The Hammonds are back in Santa Clarita Diet season three and they bring with them a host of familiar faces (and a couple of new ones) as they try to juggle the day-to-day chaos of undead living with some big-picture revelations that they so far hadn’t had much time to consider. The end result is a sometimes laugh-out-loud funny, sometimes poignant, but always entertaining third installment.
The third season picks up in the immediate aftermath of Sheila’s (Drew Barrymore) miracle in the desert that caused sheriff’s deputy Anne (Natalie Morales) to start worshipping our undead heroine as an instrument of God. That was a clever way to wrap up the Anne Problem in season two, but of course, now it isn’t as simple as Anne deciding Sheila is a holy crusader and leaving her alone to smite bad guys.
The new Anne Problem is that she has gone from being increasingly suspicious of Sheila and Joel (Timothy Olyphant) to being a Sheila disciple, which brings with it a whole host of other problems, even if there are some perks to having a sheriff’s deputy as your biggest fan. Meanwhile, Joel has his hands full with the reappearance of Ron (Jonathan Slavin), his buddy from the psychiatric unit who wants Sheila to turn him undead, and Abby (Liv Hewson) and Eric (Skyler Gisondo) are up to their eyeballs in their own problems when the FBI is called in to investigate the explosion at the fracking site.
Complicating matters are the Knights of Serbia still trying to kill Sheila, plus a new villain in the form of Poplavic (Goran Visnjic), a member of the Serbian consulate whose exact plan and motives are kept under wraps for most of the season. The Hammonds are also trying to get their budding realty business off the ground, which is a thread the show doesn’t just forget about. It allows for some great scenes featuring rival realtors Chris and Christa (Joel McHale and Maggie Lawson) and Gary the Head (formerly Nathan Fillion, now voiced by Alan Tudyk), who finds new purpose in life thanks to Hammond Realty.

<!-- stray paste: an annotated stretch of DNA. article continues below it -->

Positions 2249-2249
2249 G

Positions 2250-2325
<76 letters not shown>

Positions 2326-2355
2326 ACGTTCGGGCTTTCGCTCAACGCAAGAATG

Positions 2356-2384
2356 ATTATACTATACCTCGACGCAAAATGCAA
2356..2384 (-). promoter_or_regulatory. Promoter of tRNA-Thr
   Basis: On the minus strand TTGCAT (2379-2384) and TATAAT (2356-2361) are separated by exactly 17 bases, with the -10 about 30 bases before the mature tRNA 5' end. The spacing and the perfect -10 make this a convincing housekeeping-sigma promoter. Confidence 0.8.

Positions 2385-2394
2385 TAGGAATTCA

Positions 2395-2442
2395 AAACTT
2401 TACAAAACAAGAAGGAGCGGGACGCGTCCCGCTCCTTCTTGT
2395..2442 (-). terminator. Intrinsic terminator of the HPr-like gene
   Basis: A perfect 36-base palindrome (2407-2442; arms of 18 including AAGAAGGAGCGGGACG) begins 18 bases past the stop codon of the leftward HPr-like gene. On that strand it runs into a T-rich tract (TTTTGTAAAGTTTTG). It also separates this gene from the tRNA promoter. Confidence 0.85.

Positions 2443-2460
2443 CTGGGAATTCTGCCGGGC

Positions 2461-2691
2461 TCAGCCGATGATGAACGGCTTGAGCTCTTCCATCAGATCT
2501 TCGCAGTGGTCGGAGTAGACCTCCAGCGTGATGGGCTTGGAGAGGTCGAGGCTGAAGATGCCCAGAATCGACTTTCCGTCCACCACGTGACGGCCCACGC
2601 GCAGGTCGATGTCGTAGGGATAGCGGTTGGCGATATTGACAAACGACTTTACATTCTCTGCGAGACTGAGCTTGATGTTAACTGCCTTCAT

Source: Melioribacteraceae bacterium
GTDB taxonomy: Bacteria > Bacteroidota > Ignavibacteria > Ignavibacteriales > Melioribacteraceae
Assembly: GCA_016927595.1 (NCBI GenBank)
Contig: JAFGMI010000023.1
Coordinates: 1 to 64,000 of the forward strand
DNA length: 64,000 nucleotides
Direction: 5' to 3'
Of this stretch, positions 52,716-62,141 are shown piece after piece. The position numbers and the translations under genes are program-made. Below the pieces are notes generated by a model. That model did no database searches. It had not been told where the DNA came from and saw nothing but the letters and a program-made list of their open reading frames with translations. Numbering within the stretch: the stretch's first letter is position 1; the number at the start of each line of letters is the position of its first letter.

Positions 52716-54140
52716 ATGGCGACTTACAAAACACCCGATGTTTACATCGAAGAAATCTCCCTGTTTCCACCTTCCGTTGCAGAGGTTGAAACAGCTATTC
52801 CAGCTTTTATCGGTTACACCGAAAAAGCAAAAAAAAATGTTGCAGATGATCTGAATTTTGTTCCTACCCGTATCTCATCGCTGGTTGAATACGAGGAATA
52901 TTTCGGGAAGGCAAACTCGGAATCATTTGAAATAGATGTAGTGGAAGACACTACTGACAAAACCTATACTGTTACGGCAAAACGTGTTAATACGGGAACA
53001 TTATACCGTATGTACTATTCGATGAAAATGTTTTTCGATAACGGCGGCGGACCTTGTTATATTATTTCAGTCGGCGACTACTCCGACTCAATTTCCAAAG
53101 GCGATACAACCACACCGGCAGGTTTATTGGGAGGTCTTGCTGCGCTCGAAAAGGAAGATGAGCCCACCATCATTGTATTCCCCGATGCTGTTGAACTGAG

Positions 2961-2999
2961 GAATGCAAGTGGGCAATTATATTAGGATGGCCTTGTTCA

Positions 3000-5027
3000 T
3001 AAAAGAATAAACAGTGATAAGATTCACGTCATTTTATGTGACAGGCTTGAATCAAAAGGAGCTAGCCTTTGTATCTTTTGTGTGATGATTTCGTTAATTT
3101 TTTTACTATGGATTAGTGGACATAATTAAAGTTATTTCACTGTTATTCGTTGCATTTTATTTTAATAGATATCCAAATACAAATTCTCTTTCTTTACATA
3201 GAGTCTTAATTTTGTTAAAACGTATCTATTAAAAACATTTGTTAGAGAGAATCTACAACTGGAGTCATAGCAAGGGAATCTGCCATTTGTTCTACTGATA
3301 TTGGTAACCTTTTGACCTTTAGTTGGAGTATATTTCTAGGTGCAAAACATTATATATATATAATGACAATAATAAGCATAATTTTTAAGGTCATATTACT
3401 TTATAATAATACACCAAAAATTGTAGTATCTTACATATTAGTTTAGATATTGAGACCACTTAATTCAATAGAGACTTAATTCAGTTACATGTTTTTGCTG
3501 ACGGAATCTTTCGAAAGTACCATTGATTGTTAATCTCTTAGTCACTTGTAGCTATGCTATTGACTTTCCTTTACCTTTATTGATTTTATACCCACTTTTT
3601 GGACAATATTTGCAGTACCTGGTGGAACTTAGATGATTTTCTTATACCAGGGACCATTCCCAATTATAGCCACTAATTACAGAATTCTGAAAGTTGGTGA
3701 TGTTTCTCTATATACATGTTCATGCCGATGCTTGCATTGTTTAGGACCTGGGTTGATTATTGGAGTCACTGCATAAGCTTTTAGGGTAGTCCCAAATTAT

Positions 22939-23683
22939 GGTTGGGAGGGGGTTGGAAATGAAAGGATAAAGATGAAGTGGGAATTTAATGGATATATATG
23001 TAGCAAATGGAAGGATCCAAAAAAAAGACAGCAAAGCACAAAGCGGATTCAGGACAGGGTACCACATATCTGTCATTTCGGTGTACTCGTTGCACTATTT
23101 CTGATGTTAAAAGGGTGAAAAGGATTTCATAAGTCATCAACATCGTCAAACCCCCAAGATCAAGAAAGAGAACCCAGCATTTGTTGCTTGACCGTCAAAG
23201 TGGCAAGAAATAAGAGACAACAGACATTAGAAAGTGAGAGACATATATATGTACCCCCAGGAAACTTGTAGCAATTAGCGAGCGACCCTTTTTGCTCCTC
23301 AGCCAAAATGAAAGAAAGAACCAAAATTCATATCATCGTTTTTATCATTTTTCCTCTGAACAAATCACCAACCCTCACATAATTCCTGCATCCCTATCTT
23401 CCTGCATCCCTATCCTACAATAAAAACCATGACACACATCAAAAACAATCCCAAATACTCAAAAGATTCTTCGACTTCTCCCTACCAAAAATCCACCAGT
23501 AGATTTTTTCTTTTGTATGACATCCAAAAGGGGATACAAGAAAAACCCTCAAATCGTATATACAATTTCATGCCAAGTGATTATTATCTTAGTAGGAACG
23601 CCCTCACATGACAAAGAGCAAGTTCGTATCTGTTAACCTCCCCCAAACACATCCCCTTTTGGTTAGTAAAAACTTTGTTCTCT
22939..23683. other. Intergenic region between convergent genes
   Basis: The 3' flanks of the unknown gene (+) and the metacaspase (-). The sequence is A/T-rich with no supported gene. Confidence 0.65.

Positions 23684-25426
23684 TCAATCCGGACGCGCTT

Overall, it’s a lot like the first two seasons—the Hammonds are facing threats and crises on multiple fronts, putting their familial bonds to the test. The similarity to the first two seasons isn’t necessarily a negative because if you’re watching season three, you obviously enjoyed the first two seasons enough to stick with the show. What season three adds that makes the show feel a little deeper than in the first two seasons are some big-picture questions. Thanks to the writing and Barrymore and Olyphant’s performances, Sheila and Joel’s marriage has always been of the best on TV; the real-life problems they faced were given a fresh, comedic twist by this supernatural premise. But in season three, they face what might be their first real test when they realize that Sheila is going to live forever and Joel is not.
Now, it’s easy to grumble about how it took them so long to come to this realization until you remember it’s only been about a month since Sheila turned and they’ve had their hands a bit full ever since. So when this hits home for the Hammonds, Joel is suddenly faced with a big decision: Become undead like his wife or grow old and die (provided they can survive long enough for Joel to even grow old). Sheila feels like it should be a no-brainer for Joel, and the part about wanting to be with Sheila forever is a no-brainer. But Joel also has some legitimate concerns about turning—what will it do to him and his personality?—and whether he and Sheila can actually be together for all eternity. He posits some deep concerns about the nature of love and Sheila begins to understand his hesitation, even if it still hurts her feelings. That strain might be the biggest problem their marriage has faced so far and it’s nice to see them grapple with such a huge issue.
The Hammonds also find themselves still struggling with how to parent Abby in the midst of new lives; it is becoming increasingly obvious they either need to send her away or let her all the way in. This halfway solution has put Abby in serious danger while also leaving her alone to get into her own trouble. Season three finally forces the Hammonds to face the reality of how much Abby has fallen by the wayside since Sheila turned. They find an interesting solution to keeping Abby involved that should also help keep her safe—the bottom line is that both situations give the show some meaty material to explore, which is a solid addition to the daily chaos. Combined with reliably sharp writing and the actors’ comedic timing, it all makes for an immensely watchable show, even in its third season.